Introducing Luke Sheahan

By on July 28, 2006

I am proud to introduce our newest employee, Luke Sheahan.  How Luke came to FIRE and his experiences at Oregon State University are striking stories and I asked him to share a little about himself: 

My name is Luke Sheahan and I just finished my political science degree in the Honors College at Oregon State University.  My first contact with FIRE came as an intern in the summer of 2005.  I began working full time as a program associate on Monday.
 
As a student at Oregon State University I served as executive editor and publisher of the alternative campus paper, The Liberty.  During my tenure I experienced a campus climate chilling to free speech.  Our administration may not be as bad as that at UNC Greensboro; but, like too many university administrations, including the one at Johns Hopkins, it simply turns a blind eye to free speech abuses.  The result is a campus where select viewpoints are freely expressed and others are functionally silenced by vandals and hecklers while the administration refuses to take any action to protect dissenting points of view.  
 
The Liberty received much abuse at Oregon State.  Throughout the three years I served on the paper we had several bins stolen and broken in response to articles critical of the university establishment.  In October 2005, a brand new bin purchased with a donation from a local businessman was stolen along with the hundred papers in it.  Several other bins were emptied as well.  I notified the president and asked for a public condemnation.  A year earlier the administration had issued a public condemnation over the vandalism of the Pride Center, the building serving the LGBT community.  I received no response other than an e-mail from the dean of students expressing sympathy.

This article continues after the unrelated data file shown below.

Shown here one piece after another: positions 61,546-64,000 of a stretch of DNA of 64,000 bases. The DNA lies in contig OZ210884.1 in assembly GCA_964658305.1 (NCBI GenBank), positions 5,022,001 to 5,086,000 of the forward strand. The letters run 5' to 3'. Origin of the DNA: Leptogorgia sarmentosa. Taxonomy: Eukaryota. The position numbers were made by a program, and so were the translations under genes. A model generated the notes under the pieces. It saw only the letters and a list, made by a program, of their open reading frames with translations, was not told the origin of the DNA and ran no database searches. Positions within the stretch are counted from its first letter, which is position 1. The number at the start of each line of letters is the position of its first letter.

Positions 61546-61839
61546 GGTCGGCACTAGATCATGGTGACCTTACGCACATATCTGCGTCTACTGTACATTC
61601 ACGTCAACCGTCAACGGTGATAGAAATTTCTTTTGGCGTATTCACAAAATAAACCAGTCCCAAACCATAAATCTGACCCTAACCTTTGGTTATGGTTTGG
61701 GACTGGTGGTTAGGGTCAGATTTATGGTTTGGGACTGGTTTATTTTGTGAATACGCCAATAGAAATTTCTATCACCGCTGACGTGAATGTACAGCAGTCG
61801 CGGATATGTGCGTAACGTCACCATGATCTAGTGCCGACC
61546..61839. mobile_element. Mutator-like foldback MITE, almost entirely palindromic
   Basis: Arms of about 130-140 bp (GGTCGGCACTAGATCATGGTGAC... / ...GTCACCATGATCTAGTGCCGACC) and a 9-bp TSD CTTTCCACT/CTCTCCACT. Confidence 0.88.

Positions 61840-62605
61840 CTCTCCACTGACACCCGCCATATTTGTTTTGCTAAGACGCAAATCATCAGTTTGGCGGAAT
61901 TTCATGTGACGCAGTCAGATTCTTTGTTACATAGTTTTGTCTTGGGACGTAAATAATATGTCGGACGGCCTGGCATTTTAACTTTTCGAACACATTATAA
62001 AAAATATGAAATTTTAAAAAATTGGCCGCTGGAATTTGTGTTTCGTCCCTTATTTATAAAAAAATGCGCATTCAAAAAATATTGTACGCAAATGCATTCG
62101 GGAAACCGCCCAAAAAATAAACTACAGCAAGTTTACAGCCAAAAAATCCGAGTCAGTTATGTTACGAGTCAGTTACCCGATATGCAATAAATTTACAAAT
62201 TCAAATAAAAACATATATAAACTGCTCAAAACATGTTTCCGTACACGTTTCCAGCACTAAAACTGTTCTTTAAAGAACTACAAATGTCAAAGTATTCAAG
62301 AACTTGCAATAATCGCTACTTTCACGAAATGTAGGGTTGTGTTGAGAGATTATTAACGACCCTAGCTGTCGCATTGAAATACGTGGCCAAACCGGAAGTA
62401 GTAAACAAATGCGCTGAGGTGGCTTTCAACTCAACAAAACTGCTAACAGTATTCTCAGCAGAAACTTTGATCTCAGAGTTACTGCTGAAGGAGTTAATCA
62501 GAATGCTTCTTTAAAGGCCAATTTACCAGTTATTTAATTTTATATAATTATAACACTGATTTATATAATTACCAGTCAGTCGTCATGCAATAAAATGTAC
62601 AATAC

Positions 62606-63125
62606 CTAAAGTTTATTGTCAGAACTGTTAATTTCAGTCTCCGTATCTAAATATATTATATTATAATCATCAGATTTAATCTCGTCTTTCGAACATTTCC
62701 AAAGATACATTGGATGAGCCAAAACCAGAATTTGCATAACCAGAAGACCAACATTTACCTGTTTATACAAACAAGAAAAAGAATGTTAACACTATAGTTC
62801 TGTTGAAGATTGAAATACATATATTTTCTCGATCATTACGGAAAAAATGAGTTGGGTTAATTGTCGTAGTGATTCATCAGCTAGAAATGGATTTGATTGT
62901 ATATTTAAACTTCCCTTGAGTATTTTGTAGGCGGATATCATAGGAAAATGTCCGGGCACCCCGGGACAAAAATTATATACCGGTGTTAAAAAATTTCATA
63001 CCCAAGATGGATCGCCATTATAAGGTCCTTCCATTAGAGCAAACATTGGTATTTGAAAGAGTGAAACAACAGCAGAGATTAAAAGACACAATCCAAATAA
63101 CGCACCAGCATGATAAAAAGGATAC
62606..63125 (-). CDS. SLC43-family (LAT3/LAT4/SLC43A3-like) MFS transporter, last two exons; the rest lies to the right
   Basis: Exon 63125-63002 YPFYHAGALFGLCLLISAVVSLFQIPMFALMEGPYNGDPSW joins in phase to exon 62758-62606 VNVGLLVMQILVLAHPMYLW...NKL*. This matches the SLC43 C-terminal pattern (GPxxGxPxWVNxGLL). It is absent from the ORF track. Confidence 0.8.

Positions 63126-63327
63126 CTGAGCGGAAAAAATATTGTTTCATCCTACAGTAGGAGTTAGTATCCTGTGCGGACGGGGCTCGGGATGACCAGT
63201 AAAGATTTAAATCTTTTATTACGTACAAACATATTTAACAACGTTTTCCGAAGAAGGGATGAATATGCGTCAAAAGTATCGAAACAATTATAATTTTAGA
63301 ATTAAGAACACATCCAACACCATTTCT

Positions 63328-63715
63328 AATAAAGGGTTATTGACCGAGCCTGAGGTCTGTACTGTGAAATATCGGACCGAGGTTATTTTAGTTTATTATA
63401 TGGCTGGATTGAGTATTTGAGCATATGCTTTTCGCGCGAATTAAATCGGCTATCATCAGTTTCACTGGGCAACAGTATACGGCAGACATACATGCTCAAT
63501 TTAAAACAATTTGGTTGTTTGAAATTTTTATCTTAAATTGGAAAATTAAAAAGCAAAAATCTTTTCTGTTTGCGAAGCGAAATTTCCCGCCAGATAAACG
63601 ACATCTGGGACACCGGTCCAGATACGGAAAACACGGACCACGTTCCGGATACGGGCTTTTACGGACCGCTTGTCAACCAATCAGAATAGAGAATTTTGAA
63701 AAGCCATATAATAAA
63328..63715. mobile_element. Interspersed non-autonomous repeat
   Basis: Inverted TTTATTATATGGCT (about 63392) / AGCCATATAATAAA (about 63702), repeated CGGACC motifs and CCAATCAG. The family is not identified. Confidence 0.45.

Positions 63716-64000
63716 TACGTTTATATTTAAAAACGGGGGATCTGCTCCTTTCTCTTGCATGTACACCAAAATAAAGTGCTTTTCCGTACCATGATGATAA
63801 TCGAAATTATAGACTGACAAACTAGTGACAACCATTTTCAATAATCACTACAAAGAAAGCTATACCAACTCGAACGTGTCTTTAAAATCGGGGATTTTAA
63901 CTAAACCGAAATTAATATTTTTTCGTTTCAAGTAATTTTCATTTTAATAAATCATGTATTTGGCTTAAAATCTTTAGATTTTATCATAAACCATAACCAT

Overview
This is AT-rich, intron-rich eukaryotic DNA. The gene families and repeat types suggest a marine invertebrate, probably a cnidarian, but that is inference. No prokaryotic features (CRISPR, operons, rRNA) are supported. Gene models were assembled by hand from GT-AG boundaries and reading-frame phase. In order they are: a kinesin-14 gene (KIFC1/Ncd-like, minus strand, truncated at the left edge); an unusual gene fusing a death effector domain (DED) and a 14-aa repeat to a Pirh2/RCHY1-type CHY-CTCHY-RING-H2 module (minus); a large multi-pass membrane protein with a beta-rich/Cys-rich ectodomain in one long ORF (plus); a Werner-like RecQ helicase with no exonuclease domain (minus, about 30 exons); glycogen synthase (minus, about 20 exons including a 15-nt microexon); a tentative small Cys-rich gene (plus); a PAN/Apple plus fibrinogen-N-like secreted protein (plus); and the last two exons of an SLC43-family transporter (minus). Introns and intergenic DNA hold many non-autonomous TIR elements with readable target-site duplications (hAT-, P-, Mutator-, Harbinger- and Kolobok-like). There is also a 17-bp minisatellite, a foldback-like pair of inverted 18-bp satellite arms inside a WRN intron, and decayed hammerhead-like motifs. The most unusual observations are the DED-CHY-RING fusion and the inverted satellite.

The lack of official response from the university only emboldened the vandals.  A few weeks later several hundred copies of The Liberty were stolen and trashed.  I e-mailed the dean of students and demanded that action be taken, pointing out that if the administration had reacted to protect our freedom of the press in the first place then this abuse may not have continued.  She called a meeting of the bias response team, the same team that had organized the condemnation of the vandalism to the Pride Center.  We met and I explained the administration’s obligation as a state institution to extend the same protections to The Liberty that they gave to the Pride Center.  They refused.  
 
It would be one thing if this was an isolated event, but unfortunately, the administration has a record of ignoring abuse sustained by the political right at Oregon State.  Several years ago a campus organization brought in the Genocide Awareness Project, a pro-life display.  Vandals spray painted the pro-life signs and put up sheets to block the display.  No condemnation was forthcoming from the administration.  Actually, the leaders of the group sponsoring the event were scolded by an administrator for “damaging the campus community.”  A year later, two thousand crosses were stolen from the College Republicans the night before they were to be put out on the Memorial Union lawn in commemoration of Roe v. Wade.  Again, no condemnation from the administration.  Oregon State, like too many universities these days,  seems to understand free speech some days and conveniently forget it on others—depending on who is doing the talking.  Students deserve better.